Where Good Ideas Come from: The Natural History of Innovation
by Steven Johnson
We have this popular notion of the inventor as a lone genius laboring in the wee hours of the night in his garage until finally Eureka! - a flash of insight and a new technology is born, to be patented and sold for profit.
But is that really how innovation works? Where do good ideas come from, and what kinds of environments best support innovation?
That’s core question that Steven Johnson tries to answer in this book.
The Adjacent Possible
The Adjacent Possible is a framework for thinking about the space of innovations that are possible with at a particular point of time.
Most new good ideas come from taking other good ideas and recombining them in novel ways to create something new. To create the printing press, Gutenberg combined technology from winemaking presses, movable type from blacksmithing, paper, ink etc.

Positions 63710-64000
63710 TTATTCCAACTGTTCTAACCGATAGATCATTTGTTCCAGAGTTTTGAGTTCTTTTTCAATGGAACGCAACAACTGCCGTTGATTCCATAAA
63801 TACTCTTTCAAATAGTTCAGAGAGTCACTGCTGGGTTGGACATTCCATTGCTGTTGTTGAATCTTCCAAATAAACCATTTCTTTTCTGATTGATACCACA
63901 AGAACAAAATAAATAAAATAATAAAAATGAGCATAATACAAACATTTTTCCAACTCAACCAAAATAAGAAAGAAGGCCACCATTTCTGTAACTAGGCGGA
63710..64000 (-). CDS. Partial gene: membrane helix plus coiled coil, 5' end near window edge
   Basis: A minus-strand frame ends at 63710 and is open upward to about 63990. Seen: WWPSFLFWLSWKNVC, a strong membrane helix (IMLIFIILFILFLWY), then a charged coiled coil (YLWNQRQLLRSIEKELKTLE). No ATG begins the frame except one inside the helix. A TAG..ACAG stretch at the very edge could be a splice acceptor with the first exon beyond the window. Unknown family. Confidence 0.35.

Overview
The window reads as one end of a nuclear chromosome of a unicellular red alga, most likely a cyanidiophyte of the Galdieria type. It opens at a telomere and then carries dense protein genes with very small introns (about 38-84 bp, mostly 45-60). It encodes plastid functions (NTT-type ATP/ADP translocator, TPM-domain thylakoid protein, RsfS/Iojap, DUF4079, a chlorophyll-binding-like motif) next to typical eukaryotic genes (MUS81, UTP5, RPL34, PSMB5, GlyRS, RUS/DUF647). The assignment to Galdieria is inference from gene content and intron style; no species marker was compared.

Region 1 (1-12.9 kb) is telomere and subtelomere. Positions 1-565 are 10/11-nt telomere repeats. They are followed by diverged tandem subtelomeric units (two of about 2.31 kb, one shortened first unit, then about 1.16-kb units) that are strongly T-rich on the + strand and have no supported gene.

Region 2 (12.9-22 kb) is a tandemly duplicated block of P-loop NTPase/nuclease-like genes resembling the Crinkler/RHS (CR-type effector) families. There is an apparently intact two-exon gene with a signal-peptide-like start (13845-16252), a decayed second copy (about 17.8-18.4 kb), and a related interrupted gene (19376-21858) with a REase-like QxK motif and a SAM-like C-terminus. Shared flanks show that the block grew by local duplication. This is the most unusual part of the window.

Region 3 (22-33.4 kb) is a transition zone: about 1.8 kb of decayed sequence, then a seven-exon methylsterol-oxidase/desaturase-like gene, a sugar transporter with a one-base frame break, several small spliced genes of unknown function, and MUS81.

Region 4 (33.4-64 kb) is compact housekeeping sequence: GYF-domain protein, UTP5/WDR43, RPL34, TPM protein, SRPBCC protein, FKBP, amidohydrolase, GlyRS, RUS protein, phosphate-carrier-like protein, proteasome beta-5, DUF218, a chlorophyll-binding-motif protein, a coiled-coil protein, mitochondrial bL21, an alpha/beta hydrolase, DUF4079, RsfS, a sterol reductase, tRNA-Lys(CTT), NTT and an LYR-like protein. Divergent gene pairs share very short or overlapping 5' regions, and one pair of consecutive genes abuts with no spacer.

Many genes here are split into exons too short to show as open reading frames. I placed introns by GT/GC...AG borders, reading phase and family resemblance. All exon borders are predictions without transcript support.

Think of the status quo in a specific area like a room with four doors. The adjacent possible are the rooms immediately next to this room. Each time one door is opened, the adjacent possible expands - opening one door leads to three more doors that can be opened next.
There is such a thing as being too early - one great example being Charles Babbage’s Analytical Engine. It leaped ahead of the adjacent possible, and that’s not always a good thing - it wasn’t actually feasible to build his engine in his time. His core idea wouldn’t actually be built until the vacuum tube was created many decades later.
The key to making breakthroughs is to increase the pile of things and ideas and tools that are available to be recombined in novel ways.